One of my trap shooting buddies loaned me his Browning Broadway. Any ideas on engraving? I cleaned it up a little and will shoot just for the experience soon.
I tried to get my buddy to sell it, he no longer shoots, but he isn't interested in selling it. I'm not sure what it is worth.It's interesting... I went through my copy of the "Browning Superposed", and the BROADway was introduced in '61. Reviewing the multiple engraving options for the 60s, the gun almost has the look of a pigeon and that of a pointer sans the dogs.
Clearly pheasants and waterfowl with scroll on a nice higher grade. Alfonse Marechal is listed on page 210. He was one of a handful of family members noted as engravers. A nicely, more uniquely engraved version of the Superposed from the 1960s.
I own '65 BROADway grade 1, that I put Briley's into in order to shoot Skeet, Sporting and afield for pheasant and dove... great handmade Belgium guns.
Unfortunately, that was my thoughts also.Charlie, don't mean to be negative but anytime you disfigure a grade gun you hurt the value unless whatever was done to it is exactly what a perspective buyer wants. Unfortunately, most buyers don't indicate the desire for the addition.
I'll look.Does the gun have any markings on the receiver left side shelf (where the receiver meets the barrels)? I've seen some additional information engraved there on FN guns.
You better quit monkeying around with that forearm before you crack it.
It stays on.
No danger of me taking it off unless I'm sure I can do it correctly. The forearm will stay safely snuggled to the barrels.Stops screwing with the forearm... It stays on the barrels and moves slightly forward and back. If you take the damn thing apart you may never get it back together... please don't mess it up.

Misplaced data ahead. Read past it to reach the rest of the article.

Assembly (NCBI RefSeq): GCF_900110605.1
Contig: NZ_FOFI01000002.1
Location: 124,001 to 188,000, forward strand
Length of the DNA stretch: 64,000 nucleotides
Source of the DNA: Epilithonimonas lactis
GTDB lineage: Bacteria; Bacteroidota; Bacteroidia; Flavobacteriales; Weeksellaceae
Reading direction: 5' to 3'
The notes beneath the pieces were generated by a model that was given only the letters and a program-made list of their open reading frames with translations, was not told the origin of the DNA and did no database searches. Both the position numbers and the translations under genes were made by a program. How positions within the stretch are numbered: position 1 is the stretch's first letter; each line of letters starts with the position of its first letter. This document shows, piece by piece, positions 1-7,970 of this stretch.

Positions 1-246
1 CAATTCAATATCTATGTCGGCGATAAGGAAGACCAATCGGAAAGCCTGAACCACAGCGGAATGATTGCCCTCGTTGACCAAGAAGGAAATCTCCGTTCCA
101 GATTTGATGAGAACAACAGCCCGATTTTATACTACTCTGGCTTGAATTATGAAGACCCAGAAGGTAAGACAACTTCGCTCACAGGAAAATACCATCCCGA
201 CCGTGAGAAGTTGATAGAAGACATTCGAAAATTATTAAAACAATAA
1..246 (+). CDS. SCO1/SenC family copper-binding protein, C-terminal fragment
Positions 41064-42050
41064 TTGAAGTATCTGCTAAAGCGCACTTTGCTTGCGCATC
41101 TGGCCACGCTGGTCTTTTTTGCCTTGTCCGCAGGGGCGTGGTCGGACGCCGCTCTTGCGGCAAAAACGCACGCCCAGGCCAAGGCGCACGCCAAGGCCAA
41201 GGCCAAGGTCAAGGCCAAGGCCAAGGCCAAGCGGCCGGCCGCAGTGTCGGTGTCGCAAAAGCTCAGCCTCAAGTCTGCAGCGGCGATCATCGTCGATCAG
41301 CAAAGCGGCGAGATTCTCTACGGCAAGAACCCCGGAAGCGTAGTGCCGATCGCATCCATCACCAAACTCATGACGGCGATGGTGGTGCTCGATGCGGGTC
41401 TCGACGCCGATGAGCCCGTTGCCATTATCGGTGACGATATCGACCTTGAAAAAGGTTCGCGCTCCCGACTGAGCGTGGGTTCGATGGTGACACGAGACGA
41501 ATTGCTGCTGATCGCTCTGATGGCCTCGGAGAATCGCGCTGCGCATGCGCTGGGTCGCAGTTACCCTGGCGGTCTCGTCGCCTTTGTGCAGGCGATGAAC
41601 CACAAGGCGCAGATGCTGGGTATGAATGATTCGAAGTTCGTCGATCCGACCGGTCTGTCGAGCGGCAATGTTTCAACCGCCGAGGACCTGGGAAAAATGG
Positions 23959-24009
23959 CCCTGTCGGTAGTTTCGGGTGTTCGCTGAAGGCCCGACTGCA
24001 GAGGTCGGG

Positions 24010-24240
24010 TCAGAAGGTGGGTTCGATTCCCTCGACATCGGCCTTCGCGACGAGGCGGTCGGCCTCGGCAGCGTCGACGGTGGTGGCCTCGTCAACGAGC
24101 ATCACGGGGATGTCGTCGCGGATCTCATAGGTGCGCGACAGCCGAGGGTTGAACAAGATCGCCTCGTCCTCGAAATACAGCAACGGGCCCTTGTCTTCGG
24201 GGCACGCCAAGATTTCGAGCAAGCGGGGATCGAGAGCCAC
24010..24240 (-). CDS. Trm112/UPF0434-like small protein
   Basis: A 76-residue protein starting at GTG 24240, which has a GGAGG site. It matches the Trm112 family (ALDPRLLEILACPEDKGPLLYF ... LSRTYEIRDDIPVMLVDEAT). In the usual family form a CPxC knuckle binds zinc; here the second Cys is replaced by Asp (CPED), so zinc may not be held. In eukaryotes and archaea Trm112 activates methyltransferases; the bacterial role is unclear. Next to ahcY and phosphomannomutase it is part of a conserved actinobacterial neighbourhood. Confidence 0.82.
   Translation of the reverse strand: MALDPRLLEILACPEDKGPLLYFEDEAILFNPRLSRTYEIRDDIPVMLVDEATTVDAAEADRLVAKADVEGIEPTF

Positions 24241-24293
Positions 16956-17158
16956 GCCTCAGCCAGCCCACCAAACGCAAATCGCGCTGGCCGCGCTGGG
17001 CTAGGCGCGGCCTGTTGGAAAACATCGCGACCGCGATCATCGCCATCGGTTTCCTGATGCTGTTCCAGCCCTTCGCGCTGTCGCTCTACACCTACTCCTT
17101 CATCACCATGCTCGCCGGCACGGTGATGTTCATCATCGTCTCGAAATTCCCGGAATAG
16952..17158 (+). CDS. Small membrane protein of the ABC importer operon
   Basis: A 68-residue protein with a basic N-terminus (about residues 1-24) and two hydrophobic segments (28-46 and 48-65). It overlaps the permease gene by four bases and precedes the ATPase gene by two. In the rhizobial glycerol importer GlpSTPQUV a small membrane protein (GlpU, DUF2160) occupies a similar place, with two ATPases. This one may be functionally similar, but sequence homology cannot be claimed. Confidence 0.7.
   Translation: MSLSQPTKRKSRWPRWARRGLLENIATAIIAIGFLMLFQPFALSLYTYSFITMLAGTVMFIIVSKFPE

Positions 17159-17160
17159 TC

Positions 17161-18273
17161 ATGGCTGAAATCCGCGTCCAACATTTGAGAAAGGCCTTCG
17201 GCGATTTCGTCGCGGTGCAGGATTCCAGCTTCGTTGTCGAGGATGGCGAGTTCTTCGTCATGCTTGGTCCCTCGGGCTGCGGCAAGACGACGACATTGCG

I'm a big fan of Superposed shotguns and have several, all Grade 1. Nothing of great value but I enjoy shooting them. Two of my guns had salt wood, nicely repaired by Browning with the wood replaced. Unless the wood is removed, there is no visible evidence of the corrosion. But as such, I'm sure their value is diminished although they look and shoot as well as a non-salt gun. My point is that I'm familiar with the issue.
The subject gun of this thread looks suspiciously like a salt gun. Notice the dark wood at the head of the stock where it contacts the receiver and the same where the forend wood touches the receiver. Has this gun been checked for salt wood? I've heard that if the metal hasn't rusted by now, probably no salt. If no salt, then it appears that the wood is soaked with excess oil from lubrication.
Has the wood been removed to see what's going on?
I called Browning today,they agree, this model should not be a "salt wood". While talking with them, as some of my learned TS.COM colleagues said, leave the forearm wood on unless removed by a gunsmith. I'm not the brightest bulb but I know when to leave well enough alone. However, the design sucksand it still bugs me. Fortunately, I've been married long enough to know to do what I'm told, and when I'm told, what to do . Frustrating but that is life.It being a late 1973 gun the likelyhood of salt wood is very, very low. Discoloration at this age can well come from gun oil introgression into the wood.